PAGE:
At the 2019 Gotham Awards, the Independent Filmmaker Project (IFP) announced the winners of their Inaugural Student Short Film Showcase. A jury of leading film critics, programmers, and curators reviewed selections from a range of American film schools to pick their five winners. The final five offer a global vision for the future of cinema. Writer/director David Rosfeld (from CUNY Brooklyn College) captures the lives of an elderly gay couple facing a crisis in a remote Rocky Mountain town in Bob & Dale. Writer/director Farida Zahran (from New York University’s Tisch School of Arts) follows a young woman in Cairo exploring the night in Youth. Writer/director Sudarshan Suresh (from Columbia University) follows a young couple whose brief moment of intimacy leads to a public shaming in a Mumbai park in Mizaru. Tiantian Wang (from School of Visual Arts) showcases the life and work of Bill Dilworth, curator of New York City’s Earth Room, in her documentary Keeper of Earth and Time. And writer/director Saim Sadiq (from Columbia University) stages the touching tale of a young trans woman’s attempt to perform in a Lahore theater (and the young man who supports her) in Darling. After appearing as part of the JetBlue’s inflight entertainment this year, these films will be available on Focus Features digital streaming platforms. Championing these remarkable films and the IFP’s Student Short Film Showcase, Focus Features Chairman Peter Kujawski exclaimed, “Students and recent graduates are making some of the most daring projects we see each year."
We talked to the filmmakers—Rosfeld, Zahran, Suresh, Wang, and Sadiq, pictured above—to learn more about their films, themselves, and their plans for the future.
Where did the idea for your film come from?
Rosfeld: It was an escape from the polarization I was seeing around me by telling a story I was not seeing in the news…I had also just started a new relationship, so I was sort of projecting into the future what I hoped a long-term relationship could be.
Zahran: I grew up watching American teen movies. Although those films did provide me with the comfort of knowing I wasn't alone in my confusion, I always longed for Arab content that represented my experience in all of its complexity.
Suresh: Unable to find privacy, young couples from middle-class and lower-class families in India seek refuge in parks, malls, stations and other public places. This public display of intimacy is met with the ire of the moral police, who are essentially self-appointed custodians of Indian culture. On the surface, Mizaru tells the story of one such couple that finds itself at the mercy of this right-wing vigilantism, but deeper down, it is an examination of the societal apathy that allows such impropriety to thrive.
Wang: It was for an assignment in my first year studying in the MFA Social Documentary Film program at the School of Visual Art: to find an interesting character in New York City and make his/her story into a short film.
Sadiq: I wanted to explore a Pakistani queer narrative about masculinity and femininity…The queer community in Pakistan doesn't operate under the Eurocentric or Americanized rules and labels surrounding sexuality. I wanted to create a very locally rooted world that celebrates individual freedom and choices, despite their questionable nature.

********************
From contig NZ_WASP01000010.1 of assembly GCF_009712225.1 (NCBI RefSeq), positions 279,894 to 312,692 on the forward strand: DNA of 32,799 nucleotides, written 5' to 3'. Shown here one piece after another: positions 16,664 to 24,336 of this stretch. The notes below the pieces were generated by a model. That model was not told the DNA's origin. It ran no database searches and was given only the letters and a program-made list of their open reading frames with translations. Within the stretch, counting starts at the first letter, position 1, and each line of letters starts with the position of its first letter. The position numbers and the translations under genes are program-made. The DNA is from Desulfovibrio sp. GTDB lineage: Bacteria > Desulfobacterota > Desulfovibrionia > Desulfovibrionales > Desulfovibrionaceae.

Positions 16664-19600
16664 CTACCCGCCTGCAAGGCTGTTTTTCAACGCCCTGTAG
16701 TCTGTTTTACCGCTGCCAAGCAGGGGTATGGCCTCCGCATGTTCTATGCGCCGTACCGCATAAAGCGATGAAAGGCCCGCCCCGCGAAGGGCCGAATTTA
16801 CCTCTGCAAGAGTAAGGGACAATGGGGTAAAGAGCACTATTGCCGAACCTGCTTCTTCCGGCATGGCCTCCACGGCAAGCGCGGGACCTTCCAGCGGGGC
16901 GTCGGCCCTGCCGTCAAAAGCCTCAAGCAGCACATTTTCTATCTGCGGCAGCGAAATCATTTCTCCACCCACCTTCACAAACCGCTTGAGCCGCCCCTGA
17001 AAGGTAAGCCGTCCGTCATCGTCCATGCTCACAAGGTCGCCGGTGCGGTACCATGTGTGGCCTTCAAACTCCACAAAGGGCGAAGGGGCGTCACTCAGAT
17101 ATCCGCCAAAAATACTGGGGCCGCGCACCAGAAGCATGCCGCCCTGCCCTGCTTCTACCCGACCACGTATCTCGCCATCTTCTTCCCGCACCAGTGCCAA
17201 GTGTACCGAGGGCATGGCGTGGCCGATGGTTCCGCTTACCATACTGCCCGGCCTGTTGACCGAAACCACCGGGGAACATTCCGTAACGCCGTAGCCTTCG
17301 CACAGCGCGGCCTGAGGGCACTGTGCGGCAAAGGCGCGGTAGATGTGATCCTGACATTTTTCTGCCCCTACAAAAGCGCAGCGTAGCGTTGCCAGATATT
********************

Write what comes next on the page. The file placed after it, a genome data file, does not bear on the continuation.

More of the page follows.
How did you cast your leads?
Rosfeld: Robert W. Smith [who plays Dale] was someone who had been living in the [West] Village since the late 1960s, He had been an actor as a young man, then an activist… The script was something he had waited his entire life to play. He was 83 during the audition, and 84 when we filmed….[I cast Mark Hattan (Bob) because] I could just see the two of them together.
Zahran: Yasmeen El Hawary has an amazing ability to say so much without speaking a word of dialogue and that was exactly what we were looking for.
Wang: I discovered Bill Dilworth by reading an article about him in the "Character Study" column in The New York Times.
Sadiq: We auditioned several trans girls but couldn't find the right one. Alina Khan came in early on for an audition but since she had never acted before, she was nervous and I didn't find her exciting at that time. My casting director Sana Jafri kept pushing me to audition her again because she thought Alina could do it.
Where did you shoot the film?
Rosfeld: I bought an old vintage trailer in Oklahoma and pulled it up to Creede, Colorado, where I lived for a couple of months and reacquainted myself with this mountain town that I had known as a child. Being there planted the seed for Bob & Dale.
Zahran: We shot off the east bank of the Nile in Maadi, a fairly affluent neighborhood in Cairo. It’s a place that people view as safe. As women, I think our sense of paranoia about walking alone at night kicks in regardless of the type of area.
Suresh: We shot the film in a semi-public park called Central Park in the suburbs of Mumbai, India. We were keen on a location that afforded us complete control over the space, while also having enough variation in the landscape to allow for interesting choreography. We hired dozens of extras to populate the park, including evening walkers and kids playing in the distance. The film was shot in one long take and there are no hidden cuts or transitions. Since Mizaru is a story that takes place in real time within the confines of a single location, it was imperative that the film be able to hold the audience’s attention from start to finish.
Sadiq: The film was shot entirely on location in the Mehfil Theatre in the old city of Lahore. It was actually a cinema hall many decades ago, but it had to be turned into a theatre when the downfall of Pakistani film industry happened in the late 80s and 90s.
What was the first film you remember seeing?